One bright spot was the opportunity to chat to Jimmy McRae, the well-known British rally driver I had brought to South Africa on several occasions to drive in major local rallies. He was in good form and due to accompany British cycling star Sir Chris Hoy as he drove an ex-Colin McRae Subaru Impreza as the opening car through the Super Special before contesting the two-day national rally for historic cars in a Porsche 911.

Standing in the cold at Oulton Park, with the occasional drizzle, watching cars going through the watersplash in the night was also pretty boring, except that retiring former world champion Petter Solberg stunned the “establishment” by setting a faster time than all but two of the pukka WRC cars in a two-wheel drive Volkswagen R5, with the more powerful cars spinning their wheels and sliding wildly on the wet surface.

Then it was back to our hotel in Chester by back roads, courtesy of Google Maps.

The next day proved even more frustrating. I had booked day tickets (R630 each) for the Friday special stages in North Wales, believing we could watch two of the day’s 10 stages – one in the morning and one in the afternoon – and planned accordingly.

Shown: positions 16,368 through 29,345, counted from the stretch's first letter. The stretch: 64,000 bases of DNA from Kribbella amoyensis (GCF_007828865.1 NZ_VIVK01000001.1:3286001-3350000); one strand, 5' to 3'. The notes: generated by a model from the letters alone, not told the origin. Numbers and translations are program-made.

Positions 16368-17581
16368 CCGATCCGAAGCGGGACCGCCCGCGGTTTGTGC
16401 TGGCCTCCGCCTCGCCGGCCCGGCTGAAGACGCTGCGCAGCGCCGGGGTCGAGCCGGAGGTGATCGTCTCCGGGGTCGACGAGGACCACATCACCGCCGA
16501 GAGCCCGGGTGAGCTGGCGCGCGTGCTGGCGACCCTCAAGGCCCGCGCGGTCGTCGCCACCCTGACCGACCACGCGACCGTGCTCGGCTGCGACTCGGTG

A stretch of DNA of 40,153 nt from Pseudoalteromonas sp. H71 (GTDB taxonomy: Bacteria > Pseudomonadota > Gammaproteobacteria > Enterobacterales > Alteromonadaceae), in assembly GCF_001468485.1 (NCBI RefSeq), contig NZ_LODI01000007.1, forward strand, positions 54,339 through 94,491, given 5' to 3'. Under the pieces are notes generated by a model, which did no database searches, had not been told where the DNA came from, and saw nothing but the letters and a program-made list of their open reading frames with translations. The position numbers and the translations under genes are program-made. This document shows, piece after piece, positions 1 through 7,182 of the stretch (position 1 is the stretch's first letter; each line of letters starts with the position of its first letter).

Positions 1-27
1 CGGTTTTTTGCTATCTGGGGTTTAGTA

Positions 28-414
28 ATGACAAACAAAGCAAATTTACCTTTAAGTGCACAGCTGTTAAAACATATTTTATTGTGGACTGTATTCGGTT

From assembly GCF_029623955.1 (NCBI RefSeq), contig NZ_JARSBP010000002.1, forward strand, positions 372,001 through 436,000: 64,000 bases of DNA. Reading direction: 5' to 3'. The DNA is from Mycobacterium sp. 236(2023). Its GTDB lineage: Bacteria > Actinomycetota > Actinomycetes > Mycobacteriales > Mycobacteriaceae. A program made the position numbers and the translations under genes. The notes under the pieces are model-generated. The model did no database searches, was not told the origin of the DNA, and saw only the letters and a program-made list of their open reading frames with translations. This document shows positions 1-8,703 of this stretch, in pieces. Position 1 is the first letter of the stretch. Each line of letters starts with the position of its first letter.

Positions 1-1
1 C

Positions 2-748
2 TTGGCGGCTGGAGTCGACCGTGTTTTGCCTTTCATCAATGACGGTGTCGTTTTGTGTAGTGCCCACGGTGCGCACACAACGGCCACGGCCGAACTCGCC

The programme showed the locations of the various “car parks” which I understood would be organised like those at Oulton Park the previous day. What a rude awakening we had when we followed the road to the so-called “car park” only to be told by spectators that there is no such thing, only parking alongside the muddy gravel roads leading to the stages.

Worse was to come when we were informed that there was no way we could turn our car around where we had stopped. There was only one thing to do: reverse down the narrow, slippery track, lined on one side by badly parked cars and on the other by a ditch that varied in depth. This was a real ordeal as top-of-mind was not damaging the rented Nissan Qashqai!

Eventually, after a couple of kilometres reversing, we found a place to turn. What a relief, but we were now too late to watch the front runners on the stage.